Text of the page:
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A First From a Belgian Monarch: 'Deepest Regrets'

Newser — Jenn Gidman

Under the brutal colonial rule of Belgium's King Leopold II, the Democratic Republic of Congo saw millions of its citizens perish at the turn of the 20th century.

Now King Philippe, the current royal ruler of Belgium and a direct descendant of Leopold, has offered what's just short of an apology to the DRC's leader for what his ancestor did more than 100 years ago.

CNN reports that on the 60th anniversary of the DRC's independence from Belgium, the monarch sent his "deepest regrets" via a letter to President Felix Tshisekedi for the "suffering and humiliation" brought by Leopold (though Philippe didn't specifically mention his name) during his reign from 1885 to 1908 over what was then called the Congo Free State.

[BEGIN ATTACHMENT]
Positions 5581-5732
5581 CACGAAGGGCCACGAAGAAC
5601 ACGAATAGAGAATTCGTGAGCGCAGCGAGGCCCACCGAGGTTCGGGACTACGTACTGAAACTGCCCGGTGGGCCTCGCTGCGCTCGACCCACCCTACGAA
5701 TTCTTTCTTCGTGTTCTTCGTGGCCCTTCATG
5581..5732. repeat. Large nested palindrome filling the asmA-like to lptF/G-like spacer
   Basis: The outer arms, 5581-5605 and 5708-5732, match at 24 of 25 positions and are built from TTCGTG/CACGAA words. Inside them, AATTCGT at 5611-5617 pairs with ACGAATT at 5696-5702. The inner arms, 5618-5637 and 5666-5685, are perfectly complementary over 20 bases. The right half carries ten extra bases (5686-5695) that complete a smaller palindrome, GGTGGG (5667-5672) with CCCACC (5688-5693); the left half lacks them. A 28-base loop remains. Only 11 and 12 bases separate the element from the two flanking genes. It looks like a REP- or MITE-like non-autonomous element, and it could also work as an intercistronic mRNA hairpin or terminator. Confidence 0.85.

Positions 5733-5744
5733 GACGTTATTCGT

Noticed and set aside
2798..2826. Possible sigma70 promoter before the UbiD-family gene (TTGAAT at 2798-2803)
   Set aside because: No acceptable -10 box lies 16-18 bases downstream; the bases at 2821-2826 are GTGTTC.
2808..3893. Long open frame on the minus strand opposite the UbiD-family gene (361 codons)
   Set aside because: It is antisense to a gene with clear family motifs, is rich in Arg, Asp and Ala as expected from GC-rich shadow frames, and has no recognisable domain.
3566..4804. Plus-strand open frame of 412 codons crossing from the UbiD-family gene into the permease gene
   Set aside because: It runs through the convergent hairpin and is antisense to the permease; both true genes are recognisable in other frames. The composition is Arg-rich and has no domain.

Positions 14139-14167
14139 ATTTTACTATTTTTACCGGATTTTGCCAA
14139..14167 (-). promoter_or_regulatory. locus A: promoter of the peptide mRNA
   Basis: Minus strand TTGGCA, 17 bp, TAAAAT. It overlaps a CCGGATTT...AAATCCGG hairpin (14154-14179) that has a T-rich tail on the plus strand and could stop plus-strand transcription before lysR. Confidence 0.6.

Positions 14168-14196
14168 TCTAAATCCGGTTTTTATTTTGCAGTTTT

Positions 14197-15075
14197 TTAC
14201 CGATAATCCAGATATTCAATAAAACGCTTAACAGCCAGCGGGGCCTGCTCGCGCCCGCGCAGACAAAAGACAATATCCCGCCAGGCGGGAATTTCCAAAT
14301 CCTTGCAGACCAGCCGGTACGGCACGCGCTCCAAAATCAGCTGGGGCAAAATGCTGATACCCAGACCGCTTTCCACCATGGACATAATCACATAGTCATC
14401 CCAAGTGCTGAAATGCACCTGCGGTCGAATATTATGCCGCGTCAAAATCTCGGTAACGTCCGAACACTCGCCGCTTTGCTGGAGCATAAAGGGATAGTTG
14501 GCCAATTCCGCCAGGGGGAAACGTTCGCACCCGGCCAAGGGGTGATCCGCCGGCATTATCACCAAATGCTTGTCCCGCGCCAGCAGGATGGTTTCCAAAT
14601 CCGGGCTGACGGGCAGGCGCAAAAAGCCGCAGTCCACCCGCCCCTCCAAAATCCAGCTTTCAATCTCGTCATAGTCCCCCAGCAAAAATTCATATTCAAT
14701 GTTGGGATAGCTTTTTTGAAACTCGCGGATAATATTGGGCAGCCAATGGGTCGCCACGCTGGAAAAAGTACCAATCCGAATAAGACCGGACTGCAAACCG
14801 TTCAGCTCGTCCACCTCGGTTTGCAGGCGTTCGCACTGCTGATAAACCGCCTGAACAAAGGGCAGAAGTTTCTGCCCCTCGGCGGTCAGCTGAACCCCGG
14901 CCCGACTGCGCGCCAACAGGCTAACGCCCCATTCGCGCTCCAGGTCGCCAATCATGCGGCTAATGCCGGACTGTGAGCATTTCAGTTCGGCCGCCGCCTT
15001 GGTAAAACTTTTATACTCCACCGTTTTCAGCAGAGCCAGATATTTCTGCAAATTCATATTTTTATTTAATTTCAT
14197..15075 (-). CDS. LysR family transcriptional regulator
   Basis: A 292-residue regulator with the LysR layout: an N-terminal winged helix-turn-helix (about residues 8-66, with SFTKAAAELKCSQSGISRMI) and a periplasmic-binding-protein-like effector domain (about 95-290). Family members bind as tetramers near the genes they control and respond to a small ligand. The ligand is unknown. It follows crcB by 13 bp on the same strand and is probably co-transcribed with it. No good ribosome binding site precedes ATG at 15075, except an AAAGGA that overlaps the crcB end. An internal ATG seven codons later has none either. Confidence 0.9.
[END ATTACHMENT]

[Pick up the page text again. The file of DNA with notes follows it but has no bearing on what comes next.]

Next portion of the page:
"Our history is made of common achievements but has also experienced painful episodes," Philippe wrote.

"During [that] period ... acts of violence and cruelty were committed, which still weigh on our collective memory," he added.

Philippe is the first Belgium monarch to utter such words of contriteness over what happened to the Congolese people under Leopold's rule, when up to 10 million people may have died from sickness, hard labor, and other atrocities.

Per the Guardian, Philippe's remarks stand in contrast to those of his younger brother, Prince Laurent, who earlier this month defended Leopold and minimized his actions regarding the Congolese.

The BBC notes that a renewed interest in Belgium's colonization in Africa has been linked to the Black Lives Matter protests going on in the US and around the world.

Demonstrations have taken place across Belgium, and statues of Leopold have been damaged and yanked down.

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